MART

A D V E R T I S I N G RATE 8c a Word . . . Minimum $1.00

COMGTOS "CUT-RITE" DIAMOND BLADES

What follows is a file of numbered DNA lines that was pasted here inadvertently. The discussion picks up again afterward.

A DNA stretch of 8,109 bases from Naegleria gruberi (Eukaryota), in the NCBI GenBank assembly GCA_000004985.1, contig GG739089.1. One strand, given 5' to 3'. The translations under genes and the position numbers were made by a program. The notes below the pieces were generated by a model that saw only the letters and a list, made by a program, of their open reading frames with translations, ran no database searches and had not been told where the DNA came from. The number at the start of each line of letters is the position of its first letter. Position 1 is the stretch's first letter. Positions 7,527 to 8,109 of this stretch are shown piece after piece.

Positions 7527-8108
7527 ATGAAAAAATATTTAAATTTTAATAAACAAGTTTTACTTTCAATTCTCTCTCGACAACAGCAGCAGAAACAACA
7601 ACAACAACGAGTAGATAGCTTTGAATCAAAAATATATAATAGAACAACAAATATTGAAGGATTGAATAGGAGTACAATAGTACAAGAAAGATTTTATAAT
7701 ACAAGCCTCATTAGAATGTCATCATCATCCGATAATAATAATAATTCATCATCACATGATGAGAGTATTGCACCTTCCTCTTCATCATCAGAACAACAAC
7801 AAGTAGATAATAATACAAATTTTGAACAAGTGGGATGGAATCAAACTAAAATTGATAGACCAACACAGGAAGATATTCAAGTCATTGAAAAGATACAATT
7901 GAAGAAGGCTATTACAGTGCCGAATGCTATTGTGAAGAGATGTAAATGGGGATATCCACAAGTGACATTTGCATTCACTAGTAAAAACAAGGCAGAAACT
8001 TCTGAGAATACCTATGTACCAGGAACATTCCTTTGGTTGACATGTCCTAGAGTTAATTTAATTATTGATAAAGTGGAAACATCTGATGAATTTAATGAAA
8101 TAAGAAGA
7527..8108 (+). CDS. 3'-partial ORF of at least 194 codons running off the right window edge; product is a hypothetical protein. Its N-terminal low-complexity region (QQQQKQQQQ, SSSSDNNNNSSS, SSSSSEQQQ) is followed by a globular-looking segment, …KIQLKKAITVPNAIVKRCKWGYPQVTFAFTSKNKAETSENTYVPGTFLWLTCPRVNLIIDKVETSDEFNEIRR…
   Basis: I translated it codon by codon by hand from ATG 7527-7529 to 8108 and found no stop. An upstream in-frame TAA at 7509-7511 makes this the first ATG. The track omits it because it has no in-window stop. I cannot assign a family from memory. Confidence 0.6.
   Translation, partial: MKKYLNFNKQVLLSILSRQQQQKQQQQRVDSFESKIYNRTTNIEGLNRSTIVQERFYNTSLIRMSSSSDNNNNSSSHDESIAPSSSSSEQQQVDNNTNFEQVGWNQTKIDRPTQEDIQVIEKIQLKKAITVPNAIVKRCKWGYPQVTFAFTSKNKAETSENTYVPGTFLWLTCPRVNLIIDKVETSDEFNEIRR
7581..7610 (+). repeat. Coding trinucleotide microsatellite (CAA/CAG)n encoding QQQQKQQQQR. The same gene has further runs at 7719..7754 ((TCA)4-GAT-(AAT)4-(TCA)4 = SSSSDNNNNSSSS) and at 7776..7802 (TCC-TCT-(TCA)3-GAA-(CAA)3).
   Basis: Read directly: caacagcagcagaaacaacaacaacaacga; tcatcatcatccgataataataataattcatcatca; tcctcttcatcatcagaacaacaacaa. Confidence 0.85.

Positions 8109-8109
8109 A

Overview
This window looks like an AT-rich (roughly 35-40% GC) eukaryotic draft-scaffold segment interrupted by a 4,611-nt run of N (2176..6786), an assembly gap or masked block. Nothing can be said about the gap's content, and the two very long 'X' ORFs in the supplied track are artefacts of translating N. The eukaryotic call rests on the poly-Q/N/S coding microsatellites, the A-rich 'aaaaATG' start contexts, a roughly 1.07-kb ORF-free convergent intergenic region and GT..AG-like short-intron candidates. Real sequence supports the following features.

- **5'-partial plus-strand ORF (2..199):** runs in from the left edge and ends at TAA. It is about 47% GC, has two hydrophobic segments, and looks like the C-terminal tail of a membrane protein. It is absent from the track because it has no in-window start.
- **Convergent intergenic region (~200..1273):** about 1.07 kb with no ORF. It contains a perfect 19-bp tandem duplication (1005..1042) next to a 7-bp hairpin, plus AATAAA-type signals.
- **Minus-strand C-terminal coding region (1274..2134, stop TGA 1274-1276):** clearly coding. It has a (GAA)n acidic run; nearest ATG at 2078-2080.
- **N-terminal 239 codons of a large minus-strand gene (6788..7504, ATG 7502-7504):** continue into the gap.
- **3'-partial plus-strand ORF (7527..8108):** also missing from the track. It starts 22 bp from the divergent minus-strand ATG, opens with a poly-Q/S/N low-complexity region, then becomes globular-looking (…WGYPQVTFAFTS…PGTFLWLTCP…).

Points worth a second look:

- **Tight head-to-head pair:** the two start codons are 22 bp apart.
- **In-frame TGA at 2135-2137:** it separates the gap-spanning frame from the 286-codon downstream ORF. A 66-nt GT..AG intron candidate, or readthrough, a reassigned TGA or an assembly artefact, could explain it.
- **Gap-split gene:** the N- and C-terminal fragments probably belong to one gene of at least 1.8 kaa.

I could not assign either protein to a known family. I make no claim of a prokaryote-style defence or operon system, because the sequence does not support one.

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At the Southwest Mineralogists February MOVED meeting, jewelry classes from the Inglewood high school attended with their instructor. PIONEER LAPIDARY SCHOOL John Akers, club founder and first presito its new home at CLIFF SIDE on Highway 34, six miles west of Loveland, dent, was speaker for the evening and talked Colorado. Three months' summer course. on various aspects of the interior of Peru, Store and Museum - Trailer Court illustrating with colored slides. A motion M. I. STICKLES, Owner-Director Members of the State Mineral Society of was made to grant Akers a life membership The Rockhound School Texas are concentrating their attention on in the society, and was carried unanimously. the annual mineralogical show to be held Show chairman Frank Trombatore again in San Antonio April 23-24. The San An- announced that April 16-17 would be the tonio Rock and Lapidary society, organized dates for the twelfth annual show. NEW! only a few months, have extended full co• • • For the Lapidary operation and will handle all the local pubThe BEAR Arbor, ball bearing, has a % by 9'/2-inch. shaft. Sturdy, compact Annual election of the Albuquerque Gem licity, registration and banquet. The show is and with patented snap-on lock for drum to be held on the Roof Garden of the and Mineral club was held January 19. and disc sanders. Comes equipped with Plaza Hotel. J. J. Brown, president of the Following officers were elected: H. W. Kelthree aluminum 8 by 2-inch drum sanders. Disc sanders extra. State Mineral society, reports that he "fiz- sen, president; Louis W. Heister, vice presiCOMPLETE, $27.50 dent; Mrs. Guy M. Shockley, treasurer; zled" out on a recent trek in search of We also have— topaz. Webster defines "fizzled" as "to fail Mrs. Josephine Copeland, recording treasORCUTT FACET HEAD $ 77.00 OBCUTT HEAD AND LAP UNIT 123.50 miserably." Brown followed all leads of well- urer; Mrs. Mabel D. Kelsen, corresponding (Literature Available) meaning friends but did not find even one secretary. Guy M. Shockley, president of Highland Park Lapidary Equipment small "topacita", Spanish word for a very, the Rocky Mountain Federation of Mineral Perry Trim Saws and Perry Drills societies, and retiring president Of the local Lapidary and Silveroraft Supplies very small topaz. Shipping Charges and California Sales club, was presented a gift in appreciation • • • Tax Extra of services rendered during 1948. At the San Diego Lapidary society mourns the February meeting John Garcia, state inS-T GEM AND MINERAL SHOP 6924 Foothill Blvd. Tujunga, Calif. loss of its founder Robert V. Clapp, who spector of mines for New Mexico, talked passed away January 12. Clapp was an ex- on "The Mine Inspector's Role as an Adperienced rock hound and was always ready visor to the Prospector and New Mine to help a fellow collector get started. He Operator." THE ALTA GEM SANDER was a familiar figure at displays and shows. The All Purpose Sander and Polisher • • • At the January meeting of the San Diego FEATURES Ed Roberts of Picacho, California was Endless Belts. speaker at the January meeting of the Mineral and Gem society, Edgar A. Parser spoke on "The History of Diamonds, As Eliminates bumps. Yuma Gem and Mineral society. He spoke Runs c o o l with of the mineral deposits of the Yuma area. They Are Found in Brazil." "The entire area of Brazil is diamond bearing, and may minimum heat. A question and answer forum followed. be found in anybody's back yard," said Resiliency w i t h A Sunday trek was planned for January 30 Parser. An educational exhibit of minerals low and high to the petrified forest. Capt. Garland Paytension. ton, Atlanta, Ga., director of Department was displayed by the Mineral Resources division. Divisional chairmen were elected Quick change of Mining and Geology of State College of from one belt to Georgia, was guest speaker at the February as follows: E. W. Keirstead, gem and lapianother. meeting. Captain Payton was en route to a dary; Roy O. Plummer, mineralogy; Lyell C. Hunt, mineral resources. At the FebruFrame—aluminum convention of the American Association of casting. State Geologists at San Francisco. He read ary 3 meeting, Joe B. Stetson explained Finish — Nassau of the newly organized Gem and Mineral and demonstrated the process of mounting green. society in the Yuma Daily Sun and became stones in silver and gold mountings. He Price (less belts) interested in their activities. Another field exhibited some of his own handiwork, also $18.50 trip was scheduled for February 27 to the some ancient Indian jewelry. • • • 3 belts 120, 220, G. E. Barrett ranch and vicinity. 320 Grit....$1.00 • • • Members and visitors of Glendale Lapi- One Woven Polishing Belt $2.60 Prices F.O.B. Pasadena, California Plans for joining with the NQTS in a dary society enjoyed an evening of story (California Purchasers Add Sales Tax) gem hunting field trip February 26 to Inyo telling at the February meeting. Dan White Lapidary Equipment Alta county were formulated at the February related his experiences on a recent trip OtherImproved Alta 18-inch -power Trim Saw Unit New feed diamond meeting of the San Jacinto-Hemet Rock- into Pegleg mine district. Frank Fuller slabbing saw. Alta arbor. New Alta Reversible hound club. The trip was to be in the form compared White's trip by car to his own Drill and Hand Drill Presses. of an excursion including a stop at the over the same route by wagon when a ALTA INDUSTRIES Riverside County Fair and Date Festival youth. Tentative plans were made for the annual show. A field trip was scheduled for Lapidary Equipment - Manufacture and Design at Indio. 915 East Washington Street the week-end of February 19-20 to the • • • PASADENA 6, CALIFORNIA Yermo district. Mojave Desert Gem and Mineral society planned a trip for February 20 to the vicinity of Cadiz where specimens of agate and various fluorescent rocks are found. • • • Oregon Agate and Mineral society at Portland announce officers for 1949 as follows: M. C. Yeager, president; J. M. Petrified Wood, Moss Agate, Chrysocolla Mason, vice president; Mrs. L. McDonald, secretary; O. A. Hausotte, C. F. StruckTurquoise, Jade and Jasper Jewelry man, A. J. Schneider and D. L. Shank, HAND MADE IN STERLING SILVER directors. The society founded in 1933, is one of the pioneer groups of its kind in Bracelets, Rings, Necklaces, Earrings the country. Since its founding the club has and Brooches sponsored some 350 public meetings and field trips. SPECIALLY SELECTED STONES WITH • • • CHOICE COLORS AND PICTURES Feather River Gem and Mineral society Write for Folder With Prices held a penny anniversary at the January 27 meeting. Chas. Bush gave a short talk on the "Relationship of the Elements", and Don Parker read an article from an Australian newspaper on the use of beryllium 26 lergens Arcade LONG BEACH 2, CALIF. in the hardening of copper. It was voted Entrance Subway at Ocean and Pine that a sales table be inaugurated at the next Open 10 A. M. to 10 P. M. Daily meeting, ten per cent of all sales to go to the society's building fund.